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292   Art of Travel.

various parts of the world are as follows : -Knotting twigs ; breaking boughs, and letting them dangle down; a bit of white paper in a cleft stick; spilling water, or liquid of any kind, on the pathway ; a litter made of paper torn into small shreds, or of a stick cut into chips, or of feathers of a bird ; a string, with papers knotted to it, like the tail of a boy's kite,-tie a stone to the end of it, and throw it high among the branches of a tree.

Paint.-Whitewash (which see), when mixed with salt, or grease, or glue size, will stand the weather for a year or more. It can be painted on a tree or rock : the rougher the surface on which it is painted, the longer will some sign of it remain.

Black for Inscriptions is made by mixing lamp-black (which see) with some kind of size, grease, wax, or tar. Dr. Kane, having no other material at hand, once burnt a large K with gunpowder on the side of a rock. It proved to be a durable and efficient mark. When letters are chiselled in a rock, they should be filled with black to make them more conspicuous.

Blood leaves a mark of a dingy hue, that remains long upon a light-coloured, absorbent surface, as upon the face of sandy rocks.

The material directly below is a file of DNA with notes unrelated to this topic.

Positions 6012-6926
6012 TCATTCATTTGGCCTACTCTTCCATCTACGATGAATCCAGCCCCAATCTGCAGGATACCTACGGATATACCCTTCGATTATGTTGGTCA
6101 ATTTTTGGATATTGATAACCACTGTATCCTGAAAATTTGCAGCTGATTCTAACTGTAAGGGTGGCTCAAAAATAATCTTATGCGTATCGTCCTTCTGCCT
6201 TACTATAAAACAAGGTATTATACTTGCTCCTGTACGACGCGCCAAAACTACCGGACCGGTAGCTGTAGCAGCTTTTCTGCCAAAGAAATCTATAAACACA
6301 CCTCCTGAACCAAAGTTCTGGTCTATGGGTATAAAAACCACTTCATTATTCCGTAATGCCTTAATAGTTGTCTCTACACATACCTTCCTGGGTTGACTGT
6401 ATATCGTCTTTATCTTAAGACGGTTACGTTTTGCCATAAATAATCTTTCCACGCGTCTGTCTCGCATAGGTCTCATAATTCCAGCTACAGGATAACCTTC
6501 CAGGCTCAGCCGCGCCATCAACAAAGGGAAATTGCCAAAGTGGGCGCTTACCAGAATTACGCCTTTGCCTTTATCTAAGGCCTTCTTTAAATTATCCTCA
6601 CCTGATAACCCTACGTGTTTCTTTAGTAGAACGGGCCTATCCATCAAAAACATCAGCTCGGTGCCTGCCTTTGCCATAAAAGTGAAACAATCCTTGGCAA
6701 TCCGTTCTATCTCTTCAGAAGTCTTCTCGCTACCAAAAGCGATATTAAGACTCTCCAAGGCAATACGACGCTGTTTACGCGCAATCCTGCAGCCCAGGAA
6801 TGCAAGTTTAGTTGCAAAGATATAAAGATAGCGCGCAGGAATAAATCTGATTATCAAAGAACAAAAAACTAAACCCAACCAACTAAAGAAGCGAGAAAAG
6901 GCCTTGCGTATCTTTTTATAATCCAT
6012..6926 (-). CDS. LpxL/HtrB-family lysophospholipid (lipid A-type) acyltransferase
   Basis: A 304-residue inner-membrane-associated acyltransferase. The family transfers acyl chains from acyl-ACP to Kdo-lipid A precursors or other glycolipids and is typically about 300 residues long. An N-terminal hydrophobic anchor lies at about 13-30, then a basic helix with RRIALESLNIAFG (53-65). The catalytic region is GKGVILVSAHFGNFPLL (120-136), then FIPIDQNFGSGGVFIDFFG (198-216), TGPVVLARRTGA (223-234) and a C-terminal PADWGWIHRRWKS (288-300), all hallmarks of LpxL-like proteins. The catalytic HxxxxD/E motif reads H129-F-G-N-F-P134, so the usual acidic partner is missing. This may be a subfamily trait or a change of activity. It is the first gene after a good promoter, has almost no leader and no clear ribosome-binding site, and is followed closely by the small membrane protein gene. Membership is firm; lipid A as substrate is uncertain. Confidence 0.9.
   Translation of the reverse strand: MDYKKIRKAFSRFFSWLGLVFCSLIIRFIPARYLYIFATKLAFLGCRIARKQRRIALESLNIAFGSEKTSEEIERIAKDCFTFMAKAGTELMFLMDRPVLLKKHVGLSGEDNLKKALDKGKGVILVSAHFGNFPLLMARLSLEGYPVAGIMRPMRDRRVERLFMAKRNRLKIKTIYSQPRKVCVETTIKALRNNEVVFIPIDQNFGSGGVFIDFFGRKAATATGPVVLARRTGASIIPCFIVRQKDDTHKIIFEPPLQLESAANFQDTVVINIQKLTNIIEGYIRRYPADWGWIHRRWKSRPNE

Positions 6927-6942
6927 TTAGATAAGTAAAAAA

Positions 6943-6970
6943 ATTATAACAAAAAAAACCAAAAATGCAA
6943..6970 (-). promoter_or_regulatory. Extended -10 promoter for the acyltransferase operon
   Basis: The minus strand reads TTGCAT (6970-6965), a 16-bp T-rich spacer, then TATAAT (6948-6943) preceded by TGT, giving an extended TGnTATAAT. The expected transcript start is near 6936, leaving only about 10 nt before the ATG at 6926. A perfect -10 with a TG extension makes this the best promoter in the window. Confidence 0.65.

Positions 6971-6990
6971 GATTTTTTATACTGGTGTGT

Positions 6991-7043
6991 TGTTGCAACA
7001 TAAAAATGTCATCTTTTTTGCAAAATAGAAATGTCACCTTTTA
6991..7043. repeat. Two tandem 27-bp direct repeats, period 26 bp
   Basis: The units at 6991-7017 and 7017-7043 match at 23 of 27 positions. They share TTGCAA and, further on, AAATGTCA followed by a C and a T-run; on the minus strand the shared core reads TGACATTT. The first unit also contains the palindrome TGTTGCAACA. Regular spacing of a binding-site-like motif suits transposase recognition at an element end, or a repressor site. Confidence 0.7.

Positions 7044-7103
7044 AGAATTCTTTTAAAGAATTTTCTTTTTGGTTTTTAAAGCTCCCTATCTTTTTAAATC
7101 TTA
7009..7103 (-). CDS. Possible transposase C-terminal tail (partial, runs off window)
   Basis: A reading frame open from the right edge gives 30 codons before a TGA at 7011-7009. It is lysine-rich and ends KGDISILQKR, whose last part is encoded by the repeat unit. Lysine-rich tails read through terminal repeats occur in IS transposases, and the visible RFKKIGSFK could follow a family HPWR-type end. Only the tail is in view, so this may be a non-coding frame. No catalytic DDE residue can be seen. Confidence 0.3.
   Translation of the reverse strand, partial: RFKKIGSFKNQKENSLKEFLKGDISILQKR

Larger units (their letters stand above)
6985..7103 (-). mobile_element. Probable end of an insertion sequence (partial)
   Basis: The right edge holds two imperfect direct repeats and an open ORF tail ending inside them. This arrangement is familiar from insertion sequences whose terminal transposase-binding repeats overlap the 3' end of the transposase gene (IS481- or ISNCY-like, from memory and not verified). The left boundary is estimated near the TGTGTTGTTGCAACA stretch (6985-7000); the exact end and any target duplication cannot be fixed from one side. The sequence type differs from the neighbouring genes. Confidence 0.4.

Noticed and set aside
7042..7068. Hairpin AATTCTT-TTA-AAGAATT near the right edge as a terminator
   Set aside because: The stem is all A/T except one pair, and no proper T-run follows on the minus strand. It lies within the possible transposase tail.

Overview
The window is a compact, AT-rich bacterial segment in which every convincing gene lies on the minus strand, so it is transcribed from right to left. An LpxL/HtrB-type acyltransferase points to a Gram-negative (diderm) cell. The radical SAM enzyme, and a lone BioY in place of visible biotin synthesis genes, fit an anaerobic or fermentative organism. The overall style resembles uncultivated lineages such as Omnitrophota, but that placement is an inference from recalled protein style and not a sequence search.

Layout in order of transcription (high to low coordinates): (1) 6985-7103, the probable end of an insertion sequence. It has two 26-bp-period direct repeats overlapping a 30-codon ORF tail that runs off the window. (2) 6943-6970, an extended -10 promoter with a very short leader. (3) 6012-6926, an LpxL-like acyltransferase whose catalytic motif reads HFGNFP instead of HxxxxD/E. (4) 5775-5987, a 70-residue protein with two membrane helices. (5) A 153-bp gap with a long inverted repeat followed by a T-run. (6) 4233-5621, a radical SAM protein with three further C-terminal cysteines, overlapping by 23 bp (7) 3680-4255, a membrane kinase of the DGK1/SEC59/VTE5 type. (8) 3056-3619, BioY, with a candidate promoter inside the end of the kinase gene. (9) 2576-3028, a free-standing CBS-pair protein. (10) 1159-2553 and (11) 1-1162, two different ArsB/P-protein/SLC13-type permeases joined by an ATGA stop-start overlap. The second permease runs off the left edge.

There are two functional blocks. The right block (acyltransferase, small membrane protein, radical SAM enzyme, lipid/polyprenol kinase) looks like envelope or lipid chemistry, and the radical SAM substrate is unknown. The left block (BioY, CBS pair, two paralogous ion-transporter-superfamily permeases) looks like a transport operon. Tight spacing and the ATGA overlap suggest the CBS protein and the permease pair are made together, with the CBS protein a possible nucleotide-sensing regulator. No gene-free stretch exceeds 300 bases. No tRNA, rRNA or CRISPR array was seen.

Recollection of a Path.-It is difficult to estimate, by recollection only, the true distances between different points in a road that has been once travelled over. There are many circumstances which may mislead, such as the accidental tedium of one part, or the pleasure of another ; but besides these, there is always the fact, that, in a long day's journey, a man's faculties of observation are more fresh and active on starting than later in the day, when, from the effect of weariness, even peculiar objects will fail to arrest his attention. Now, as a man's recollection of an interval of time is, as we all know, mainly derived from the number of impressions that his memory has received while it was passing, it follows that, so far as this cause alone is concerned, the earlier part of his day's journey

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